Detachment: A Response to Narcissism.

Detachment.
It’s not a dirty word.
But it sounds like one to some people. When they hear the word detachment, they think of coldness or abandonment.
And while detachment may sometimes involve physically walking away from a situation, it actually has more to do with the way we allow our emotions to be engaged by someone else’s behavior and choices.

Detachment is not a dirty word.

One of Webster’s definitions for the word detachment is
the state of being objective.
Being objective means using sound judgement, being impartial in the assessment of a situation and facts.
Those are good things.
Objectivity is wisdom.
Detachment is not coldness or abandonment. Detachment is wisdom.

If I hadn’t learned to detach emotionally from abusive personalities, I would never have done the things I needed to do–protect my kids, nurture my marriage, invest in my own physical health.

Detachment is wisdom.

 

I would not enjoy anything about life. Nothing.

I would be constantly questioning myself. I would feel tremendous unwarranted shame. I would be filled with latent rage and anxiety. I would be physically sick.

I would feel dead inside.

And I would have let those people do it to me, and in my permission, I would have been complicit.

If I had not detached emotionally from their issues, if I had not said, “You can do that if you want to, but I’m not going there. I’ll be over here. I’ll always be here. I’ll always love you. But I am not going down that road with you. Your choice,” if I had not said no, I would have been saying yes to the lies, the cruelty, the insanity, the neglect–all the abuse.

Detachment says, “I’m not going to be your partner in crazy. I’m not going to participate. I’m not cooperating with your efforts to hurt us both. I’m going to do the opposite. I’m going to detach so that I don’t pour fuel on your fire, into your vehicle of madness. And not only that, I’m going to detach so that you get to see detachment modeled. Calm in the face of circumstance, I’m going to model it for you.”

And even more importantly, detachment says, “I’m not going to respond in kind to emotion or manipulation. I’m not going to put a spell on you by employing my gifts to anesthetize you. In fact, I’m going to do the opposite. I’m going to put a hold on the flow of my gifts so that I don’t stand in as a substitute for what you really need—JESUS. I’m going to unplug so that you can encounter the Lord and receive ministry from Him.”

If I had not detached, I would have been saying “yes” to the abuse.

 

Detachment lets people know that we are not their god, and we will not play God for them in any way.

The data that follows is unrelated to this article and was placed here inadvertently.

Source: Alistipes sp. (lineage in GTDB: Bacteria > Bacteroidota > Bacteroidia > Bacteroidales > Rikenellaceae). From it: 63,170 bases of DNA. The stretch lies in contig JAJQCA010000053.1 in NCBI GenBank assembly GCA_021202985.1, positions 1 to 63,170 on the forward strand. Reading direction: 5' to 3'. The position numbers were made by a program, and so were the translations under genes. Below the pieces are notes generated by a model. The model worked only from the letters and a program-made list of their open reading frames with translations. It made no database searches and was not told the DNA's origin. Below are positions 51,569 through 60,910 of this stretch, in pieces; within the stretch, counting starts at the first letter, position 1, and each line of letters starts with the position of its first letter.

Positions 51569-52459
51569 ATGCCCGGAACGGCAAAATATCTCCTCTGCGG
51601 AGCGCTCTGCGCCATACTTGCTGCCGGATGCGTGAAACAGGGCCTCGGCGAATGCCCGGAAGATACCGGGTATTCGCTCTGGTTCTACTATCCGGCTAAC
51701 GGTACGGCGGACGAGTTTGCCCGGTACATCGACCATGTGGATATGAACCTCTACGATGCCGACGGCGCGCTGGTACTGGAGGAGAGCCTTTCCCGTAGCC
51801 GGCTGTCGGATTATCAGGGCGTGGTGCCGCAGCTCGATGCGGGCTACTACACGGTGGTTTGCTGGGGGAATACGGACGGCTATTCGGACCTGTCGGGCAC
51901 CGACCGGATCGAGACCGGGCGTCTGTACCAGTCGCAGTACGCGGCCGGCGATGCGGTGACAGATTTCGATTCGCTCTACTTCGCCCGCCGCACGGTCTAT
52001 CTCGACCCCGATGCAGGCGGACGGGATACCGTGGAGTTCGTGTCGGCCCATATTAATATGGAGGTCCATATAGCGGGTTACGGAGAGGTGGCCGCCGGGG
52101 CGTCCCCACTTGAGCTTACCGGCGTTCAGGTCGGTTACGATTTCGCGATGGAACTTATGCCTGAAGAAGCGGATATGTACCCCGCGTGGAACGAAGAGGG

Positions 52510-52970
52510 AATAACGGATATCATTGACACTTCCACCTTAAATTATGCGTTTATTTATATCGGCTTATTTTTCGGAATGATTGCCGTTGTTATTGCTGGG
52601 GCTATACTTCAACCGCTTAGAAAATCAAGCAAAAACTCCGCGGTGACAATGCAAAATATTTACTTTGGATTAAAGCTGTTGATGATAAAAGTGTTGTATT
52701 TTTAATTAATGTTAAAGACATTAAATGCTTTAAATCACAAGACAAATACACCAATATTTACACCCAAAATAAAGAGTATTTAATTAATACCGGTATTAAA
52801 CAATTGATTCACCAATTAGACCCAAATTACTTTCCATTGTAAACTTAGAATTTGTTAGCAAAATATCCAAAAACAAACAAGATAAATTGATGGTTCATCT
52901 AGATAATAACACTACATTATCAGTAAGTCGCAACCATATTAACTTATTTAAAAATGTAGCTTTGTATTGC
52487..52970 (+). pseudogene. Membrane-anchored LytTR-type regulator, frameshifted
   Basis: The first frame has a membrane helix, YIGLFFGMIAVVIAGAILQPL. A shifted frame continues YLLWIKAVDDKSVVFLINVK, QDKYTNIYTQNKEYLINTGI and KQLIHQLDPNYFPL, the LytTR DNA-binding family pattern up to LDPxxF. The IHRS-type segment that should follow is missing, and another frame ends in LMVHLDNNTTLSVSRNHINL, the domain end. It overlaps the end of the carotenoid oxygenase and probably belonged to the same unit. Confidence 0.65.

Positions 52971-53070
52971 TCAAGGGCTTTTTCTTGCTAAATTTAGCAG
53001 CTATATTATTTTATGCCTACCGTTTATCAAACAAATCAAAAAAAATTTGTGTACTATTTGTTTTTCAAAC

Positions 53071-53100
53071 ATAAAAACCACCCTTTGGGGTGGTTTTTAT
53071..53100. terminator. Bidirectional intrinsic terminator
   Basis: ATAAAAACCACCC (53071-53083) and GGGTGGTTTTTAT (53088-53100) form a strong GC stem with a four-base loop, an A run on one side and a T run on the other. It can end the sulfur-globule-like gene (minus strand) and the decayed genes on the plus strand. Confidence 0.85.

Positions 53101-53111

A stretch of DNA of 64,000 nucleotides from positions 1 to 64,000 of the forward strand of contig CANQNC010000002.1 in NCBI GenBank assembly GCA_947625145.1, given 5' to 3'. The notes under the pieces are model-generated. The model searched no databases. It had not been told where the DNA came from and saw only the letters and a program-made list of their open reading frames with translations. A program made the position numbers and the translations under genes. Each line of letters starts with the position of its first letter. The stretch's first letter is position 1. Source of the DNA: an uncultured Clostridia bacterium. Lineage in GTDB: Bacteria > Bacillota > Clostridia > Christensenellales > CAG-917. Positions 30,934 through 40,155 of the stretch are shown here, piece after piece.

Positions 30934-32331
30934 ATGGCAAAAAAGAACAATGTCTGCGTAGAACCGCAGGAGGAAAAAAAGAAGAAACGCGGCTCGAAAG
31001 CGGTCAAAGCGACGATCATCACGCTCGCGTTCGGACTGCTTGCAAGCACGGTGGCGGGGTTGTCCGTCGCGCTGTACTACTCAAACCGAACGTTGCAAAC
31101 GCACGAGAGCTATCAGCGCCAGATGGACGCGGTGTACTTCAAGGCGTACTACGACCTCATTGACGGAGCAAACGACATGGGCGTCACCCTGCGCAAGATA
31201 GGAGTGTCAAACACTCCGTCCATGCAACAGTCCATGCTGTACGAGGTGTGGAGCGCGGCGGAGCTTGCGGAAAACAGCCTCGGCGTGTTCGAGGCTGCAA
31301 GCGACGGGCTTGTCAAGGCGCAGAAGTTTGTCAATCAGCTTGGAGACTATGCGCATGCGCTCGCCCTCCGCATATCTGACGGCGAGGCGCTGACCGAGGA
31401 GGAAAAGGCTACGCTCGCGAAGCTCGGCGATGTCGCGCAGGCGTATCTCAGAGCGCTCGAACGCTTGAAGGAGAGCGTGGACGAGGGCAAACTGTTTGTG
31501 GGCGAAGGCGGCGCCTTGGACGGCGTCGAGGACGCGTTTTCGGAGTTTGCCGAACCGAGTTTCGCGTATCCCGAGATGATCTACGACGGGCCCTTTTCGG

When I had kids, I saw the things people did and had done in a different light. The kids needed to be protected—spiritually, mentally, emotionally, and physically.

Detachment says, “I’m not going to be your partner in crazy.”

 

It made me see that I should have been protected too.

But because I was not protected, I realized that, as an adult, I had work to do.

I had to learn to become a protector of any seed of God, or anything God was trying to birth in me or around me. The kids, yes, but also the things in me that had never been given their day. I had destiny in me. I could feel it. But I didn’t lead with it, I didn’t know how to carry it.

So destiny got stuffed and apologized for until it came out in explosions of frustration in every direction, toward my children, toward my husband, toward myself, physical sickness, rage.

Detachment became a path out of the mess and into order. Detachment made a space for the things God wanted to do in and around me.

Detachment says, “I’m not going to play God for you.”

 

In Mark, Jesus corrects the Pharisees when they try to take everything the people have and leave them nothing to take care of their families. It is not right to drain someone and leave them empty when they have a territory to protect and provide for, even if we say it is for God.

Some people really want to work on themselves and change. They are reachable. They are teachable. They are the people that teachers call “little sponges.” They soak up everything you say and they apply it. These people can be needy and tiresome and hard to deal with—but you will see fruit. They are worth every bit of effort and time you pour into them. Your time with them is fruitful. The fruit is evidence that they are receiving you and that the time you’re spending with them is not wasted.